Chrisitan dating advice
To enter into any relationship with the expectation that it will be the key to a happy life is to place an idolatrous, unhealthy, and unrealistic expectation on it.
This expectation will only suffocate any potential for the relationship to grow in a healthy way.
All of us go through a stage where we assume we’re a boyfriend or girlfriend away from having it all.
We believe that if we could find our “true love,” all the issues that bring us down will fade into the background.
Many of us would rather put up with abuse and dysfunction in our relationships than be alone, so we go to great lengths to minimize or deny any abusive behaviour.
“Well, she’s not like that all the time.” “It isn’t really that bad.” “It’s no big deal.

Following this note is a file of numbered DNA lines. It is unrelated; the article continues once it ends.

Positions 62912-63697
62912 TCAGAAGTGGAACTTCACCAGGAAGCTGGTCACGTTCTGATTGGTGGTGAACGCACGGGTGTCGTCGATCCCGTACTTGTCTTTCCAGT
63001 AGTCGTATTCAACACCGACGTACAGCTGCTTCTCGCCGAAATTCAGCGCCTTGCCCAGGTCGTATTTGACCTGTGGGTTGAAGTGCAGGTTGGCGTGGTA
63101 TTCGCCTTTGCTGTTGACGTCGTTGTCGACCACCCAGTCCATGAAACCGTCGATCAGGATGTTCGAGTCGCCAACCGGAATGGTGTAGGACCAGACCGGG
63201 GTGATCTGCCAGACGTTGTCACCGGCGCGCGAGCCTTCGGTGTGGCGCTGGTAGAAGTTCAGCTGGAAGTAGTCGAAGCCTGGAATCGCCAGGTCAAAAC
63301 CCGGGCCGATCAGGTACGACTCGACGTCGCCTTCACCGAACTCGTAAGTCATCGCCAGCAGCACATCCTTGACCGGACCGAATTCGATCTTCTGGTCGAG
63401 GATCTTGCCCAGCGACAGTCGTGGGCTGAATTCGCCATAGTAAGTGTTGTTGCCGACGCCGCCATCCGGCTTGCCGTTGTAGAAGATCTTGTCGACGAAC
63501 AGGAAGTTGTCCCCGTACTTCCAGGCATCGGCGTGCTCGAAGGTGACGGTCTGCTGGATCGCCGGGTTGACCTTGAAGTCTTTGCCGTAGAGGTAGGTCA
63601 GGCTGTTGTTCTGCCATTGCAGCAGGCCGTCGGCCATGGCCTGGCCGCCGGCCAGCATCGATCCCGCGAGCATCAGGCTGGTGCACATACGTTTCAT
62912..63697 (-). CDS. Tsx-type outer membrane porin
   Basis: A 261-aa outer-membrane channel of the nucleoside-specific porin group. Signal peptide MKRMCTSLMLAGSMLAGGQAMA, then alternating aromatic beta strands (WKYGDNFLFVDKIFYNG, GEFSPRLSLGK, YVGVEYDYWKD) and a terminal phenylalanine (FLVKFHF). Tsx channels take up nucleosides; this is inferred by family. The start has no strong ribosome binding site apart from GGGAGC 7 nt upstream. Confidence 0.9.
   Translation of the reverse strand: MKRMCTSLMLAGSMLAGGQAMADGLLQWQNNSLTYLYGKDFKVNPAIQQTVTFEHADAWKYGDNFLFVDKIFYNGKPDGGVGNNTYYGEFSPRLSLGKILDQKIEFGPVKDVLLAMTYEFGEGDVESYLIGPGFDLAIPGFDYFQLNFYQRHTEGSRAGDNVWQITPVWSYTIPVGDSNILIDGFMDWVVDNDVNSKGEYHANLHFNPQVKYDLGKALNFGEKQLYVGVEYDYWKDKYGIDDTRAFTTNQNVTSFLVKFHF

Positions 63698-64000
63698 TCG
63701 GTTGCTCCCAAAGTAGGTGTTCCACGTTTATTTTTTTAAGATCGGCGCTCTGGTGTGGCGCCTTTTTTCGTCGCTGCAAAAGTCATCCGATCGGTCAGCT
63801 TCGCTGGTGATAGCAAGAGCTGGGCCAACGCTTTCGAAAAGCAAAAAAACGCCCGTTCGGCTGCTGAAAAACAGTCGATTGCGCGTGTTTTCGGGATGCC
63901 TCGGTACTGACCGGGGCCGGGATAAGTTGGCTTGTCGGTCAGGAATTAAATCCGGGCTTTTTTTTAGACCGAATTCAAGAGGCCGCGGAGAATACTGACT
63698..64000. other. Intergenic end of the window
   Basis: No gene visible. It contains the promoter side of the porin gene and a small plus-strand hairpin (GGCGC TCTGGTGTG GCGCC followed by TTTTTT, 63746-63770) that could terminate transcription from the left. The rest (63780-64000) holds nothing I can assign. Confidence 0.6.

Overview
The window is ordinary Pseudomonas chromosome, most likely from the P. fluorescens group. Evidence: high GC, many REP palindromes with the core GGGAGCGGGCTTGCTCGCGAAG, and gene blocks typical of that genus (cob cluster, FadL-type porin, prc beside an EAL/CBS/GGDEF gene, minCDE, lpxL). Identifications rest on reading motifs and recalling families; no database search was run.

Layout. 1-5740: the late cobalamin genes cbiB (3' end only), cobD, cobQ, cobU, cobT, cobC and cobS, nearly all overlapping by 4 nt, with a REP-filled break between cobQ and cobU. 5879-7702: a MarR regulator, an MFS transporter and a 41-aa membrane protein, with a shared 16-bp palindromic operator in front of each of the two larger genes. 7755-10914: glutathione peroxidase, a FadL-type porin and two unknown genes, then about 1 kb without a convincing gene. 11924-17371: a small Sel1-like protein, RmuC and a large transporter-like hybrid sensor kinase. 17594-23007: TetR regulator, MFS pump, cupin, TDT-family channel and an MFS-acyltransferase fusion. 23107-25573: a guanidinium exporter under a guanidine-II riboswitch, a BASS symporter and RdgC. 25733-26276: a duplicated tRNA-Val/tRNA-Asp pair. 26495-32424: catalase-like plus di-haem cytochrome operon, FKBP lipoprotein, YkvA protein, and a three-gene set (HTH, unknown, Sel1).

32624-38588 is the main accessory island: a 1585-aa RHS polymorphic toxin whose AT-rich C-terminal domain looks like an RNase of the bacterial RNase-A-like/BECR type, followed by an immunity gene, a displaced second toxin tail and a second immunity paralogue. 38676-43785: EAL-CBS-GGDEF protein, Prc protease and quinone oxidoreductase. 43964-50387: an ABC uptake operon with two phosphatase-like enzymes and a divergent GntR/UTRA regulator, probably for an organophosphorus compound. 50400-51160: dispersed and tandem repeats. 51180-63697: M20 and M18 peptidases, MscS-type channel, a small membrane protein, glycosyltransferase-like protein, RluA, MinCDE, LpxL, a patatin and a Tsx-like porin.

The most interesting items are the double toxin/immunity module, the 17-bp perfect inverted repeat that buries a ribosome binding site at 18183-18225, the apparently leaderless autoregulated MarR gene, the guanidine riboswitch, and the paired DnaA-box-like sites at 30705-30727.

You know it’s unhealthy, and chances are it’s negatively impacting every area of your life, including your relationship with God.
You should talk to a friend, parent, or pastor you trust who can help you transition out of your relationship. This piece of advice often comes from one of my high school students when we brainstorm relationship advice together as a group.
Maybe it brings us some kind of self-righteous satisfaction that we’re suffering for a greater purpose and are willing to love someone so “complicated.” Regardless of your particular situation, if you are involved in an abusive relationship—whether the abuse is physical, emotional, or sexual—you need to end it.
However, we need to be careful that even good, healthy dating relationships don’t become stumbling blocks that cause us to forsake our first love (Revelation 2:4).